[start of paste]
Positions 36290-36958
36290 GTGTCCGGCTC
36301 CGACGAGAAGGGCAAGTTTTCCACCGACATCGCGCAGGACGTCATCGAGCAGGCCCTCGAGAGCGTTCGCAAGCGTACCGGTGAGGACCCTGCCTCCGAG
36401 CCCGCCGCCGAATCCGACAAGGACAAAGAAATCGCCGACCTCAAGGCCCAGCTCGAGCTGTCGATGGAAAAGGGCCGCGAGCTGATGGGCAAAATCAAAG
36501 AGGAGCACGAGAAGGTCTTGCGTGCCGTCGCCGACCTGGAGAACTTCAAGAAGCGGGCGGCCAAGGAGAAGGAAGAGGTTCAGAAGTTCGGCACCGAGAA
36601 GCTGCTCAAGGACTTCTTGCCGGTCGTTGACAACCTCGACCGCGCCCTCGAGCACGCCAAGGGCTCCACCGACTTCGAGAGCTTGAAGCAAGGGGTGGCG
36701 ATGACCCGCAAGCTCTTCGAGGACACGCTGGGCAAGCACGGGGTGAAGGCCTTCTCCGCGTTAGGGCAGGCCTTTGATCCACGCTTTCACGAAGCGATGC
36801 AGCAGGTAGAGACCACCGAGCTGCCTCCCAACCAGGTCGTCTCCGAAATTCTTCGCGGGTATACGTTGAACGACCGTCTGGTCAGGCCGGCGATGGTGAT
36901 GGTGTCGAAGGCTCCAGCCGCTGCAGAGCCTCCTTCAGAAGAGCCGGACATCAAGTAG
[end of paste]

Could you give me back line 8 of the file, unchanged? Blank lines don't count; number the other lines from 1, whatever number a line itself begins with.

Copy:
36801 AGCAGGTAGAGACCACCGAGCTGCCTCCCAACCAGGTCGTCTCCGAAATTCTTCGCGGGTATACGTTGAACGACCGTCTGGTCAGGCCGGCGATGGTGAT